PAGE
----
States Seek Fix for Hemp Law Exploits by Unregulated Products

April 1, 2024

Twenty-one state attorneys general are pressing House and Senate Ag Committee leaders to rewrite the farm bill’s hemp regulations, saying they have opened up a “massive gray market” for hemp-derived products as potent as cannabis.

The 2018 farm bill made it legal for farmers to grow industrial hemp so long as it contained tetrahydrocannabinol (THC) levels of 0.3% or less. The attorneys general, in a letter to House Ag Committee Chairman Glenn Thompson and Senate Ag Committee Chairwoman Debbie Stabenow, called the law's language “glaringly vague” and said the THC limit “is inadequate to distinguish the potential for intoxication." 

They said states have seen “excessively potent products that are manufactured under fewer controls than in states that have legalized cannabis,” which is deemed a controlled substance by the federal government. Some of these products, they claim, have been sold under misleading labels or consumed by people under the age of 21. Some “poorly manufactured” hemp-based products, they say, have even led to poisonings. They estimated the market for these products is worth $28 billion, according to the letter.

"Regardless of your committees’ intentions, the reality is that this law has unleashed on our states a flood of products that are nothing less than a more potent form of cannabis, often in candy form that is made attractive to youth and children — with staggering levels of potency, no regulation, no oversight, and a limited capability for our offices to rein them in,” the attorneys general wrote.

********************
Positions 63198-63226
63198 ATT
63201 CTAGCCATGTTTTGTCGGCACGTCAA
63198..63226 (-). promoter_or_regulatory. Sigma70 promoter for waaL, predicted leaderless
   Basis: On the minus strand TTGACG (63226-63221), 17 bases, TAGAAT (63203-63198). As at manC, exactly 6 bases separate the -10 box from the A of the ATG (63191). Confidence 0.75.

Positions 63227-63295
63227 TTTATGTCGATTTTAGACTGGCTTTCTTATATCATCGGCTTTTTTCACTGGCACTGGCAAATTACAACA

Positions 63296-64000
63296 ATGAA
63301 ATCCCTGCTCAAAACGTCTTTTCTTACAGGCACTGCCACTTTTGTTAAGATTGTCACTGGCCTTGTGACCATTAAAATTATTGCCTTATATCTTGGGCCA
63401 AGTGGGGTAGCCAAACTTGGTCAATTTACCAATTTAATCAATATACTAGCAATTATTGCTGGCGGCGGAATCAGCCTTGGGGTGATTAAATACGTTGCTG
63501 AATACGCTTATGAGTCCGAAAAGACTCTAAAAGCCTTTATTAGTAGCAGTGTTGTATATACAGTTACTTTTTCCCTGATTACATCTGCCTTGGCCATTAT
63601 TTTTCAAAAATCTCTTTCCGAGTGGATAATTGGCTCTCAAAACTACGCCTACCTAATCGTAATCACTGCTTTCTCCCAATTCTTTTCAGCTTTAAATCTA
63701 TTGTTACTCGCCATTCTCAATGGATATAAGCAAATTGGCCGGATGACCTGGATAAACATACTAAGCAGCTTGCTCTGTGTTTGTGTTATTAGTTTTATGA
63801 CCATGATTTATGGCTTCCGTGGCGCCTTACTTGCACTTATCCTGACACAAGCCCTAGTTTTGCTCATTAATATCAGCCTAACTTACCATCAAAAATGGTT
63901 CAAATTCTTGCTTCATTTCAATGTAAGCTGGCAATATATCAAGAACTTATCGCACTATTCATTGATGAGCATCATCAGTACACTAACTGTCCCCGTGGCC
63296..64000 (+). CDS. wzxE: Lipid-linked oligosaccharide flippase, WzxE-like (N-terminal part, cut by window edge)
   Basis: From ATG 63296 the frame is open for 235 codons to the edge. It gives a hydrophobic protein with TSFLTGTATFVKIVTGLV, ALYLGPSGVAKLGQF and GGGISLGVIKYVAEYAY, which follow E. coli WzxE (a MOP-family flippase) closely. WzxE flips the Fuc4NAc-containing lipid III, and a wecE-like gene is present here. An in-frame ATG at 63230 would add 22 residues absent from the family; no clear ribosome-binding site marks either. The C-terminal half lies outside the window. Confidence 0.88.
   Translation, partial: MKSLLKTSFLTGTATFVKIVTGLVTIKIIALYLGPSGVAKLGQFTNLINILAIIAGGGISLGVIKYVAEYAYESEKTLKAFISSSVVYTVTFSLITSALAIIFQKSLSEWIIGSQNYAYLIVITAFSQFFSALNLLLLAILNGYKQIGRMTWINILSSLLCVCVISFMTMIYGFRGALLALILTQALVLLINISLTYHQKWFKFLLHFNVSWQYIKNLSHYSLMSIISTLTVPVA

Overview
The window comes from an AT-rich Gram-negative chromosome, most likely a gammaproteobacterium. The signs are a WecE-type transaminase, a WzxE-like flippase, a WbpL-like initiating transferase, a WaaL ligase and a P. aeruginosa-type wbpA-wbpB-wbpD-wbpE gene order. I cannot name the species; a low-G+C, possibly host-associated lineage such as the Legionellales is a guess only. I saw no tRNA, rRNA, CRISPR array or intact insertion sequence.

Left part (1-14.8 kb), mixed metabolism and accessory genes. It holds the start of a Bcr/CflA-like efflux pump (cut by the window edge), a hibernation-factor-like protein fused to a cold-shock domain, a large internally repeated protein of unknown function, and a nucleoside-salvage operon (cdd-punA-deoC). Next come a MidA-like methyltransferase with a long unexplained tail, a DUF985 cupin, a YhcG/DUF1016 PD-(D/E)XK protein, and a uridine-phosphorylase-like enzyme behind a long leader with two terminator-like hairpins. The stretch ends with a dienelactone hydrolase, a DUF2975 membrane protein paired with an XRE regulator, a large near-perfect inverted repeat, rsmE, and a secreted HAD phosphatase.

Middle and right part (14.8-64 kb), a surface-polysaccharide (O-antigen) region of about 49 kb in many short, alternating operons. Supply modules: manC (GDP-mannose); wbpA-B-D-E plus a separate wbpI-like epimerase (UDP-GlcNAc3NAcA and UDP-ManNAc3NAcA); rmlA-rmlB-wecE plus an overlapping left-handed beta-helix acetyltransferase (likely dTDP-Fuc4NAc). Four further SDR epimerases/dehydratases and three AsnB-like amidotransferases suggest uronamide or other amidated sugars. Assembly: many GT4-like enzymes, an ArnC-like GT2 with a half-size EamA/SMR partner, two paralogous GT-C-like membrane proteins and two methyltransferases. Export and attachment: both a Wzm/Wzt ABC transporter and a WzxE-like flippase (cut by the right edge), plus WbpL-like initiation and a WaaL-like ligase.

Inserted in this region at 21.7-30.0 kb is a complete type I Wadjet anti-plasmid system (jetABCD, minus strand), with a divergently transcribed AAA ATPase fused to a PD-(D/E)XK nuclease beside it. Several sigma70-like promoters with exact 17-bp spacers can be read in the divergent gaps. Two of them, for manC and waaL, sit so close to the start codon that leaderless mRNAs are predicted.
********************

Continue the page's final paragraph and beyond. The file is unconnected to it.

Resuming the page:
The state AGs called for lawmakers to clarify that the farm bill language is not intended to pre-empt state-level regulation of hemp derivatives. They also called for Congress to ensure there is no “federal hemp intoxicants loophole” that can be exploited by product makers. 

Attorneys general from Indiana, Arkansas, California, Colorado, Connecticut, Washington D.C., Georgia, Hawaii, Iowa, Kansas, Maryland, Minnesota, Missouri, North Carolina, North Dakota, Oregon, Pennsylvania, South Dakota, Tennessee, Virginia and Washington all signed the letter.

Source: Agri-Pulse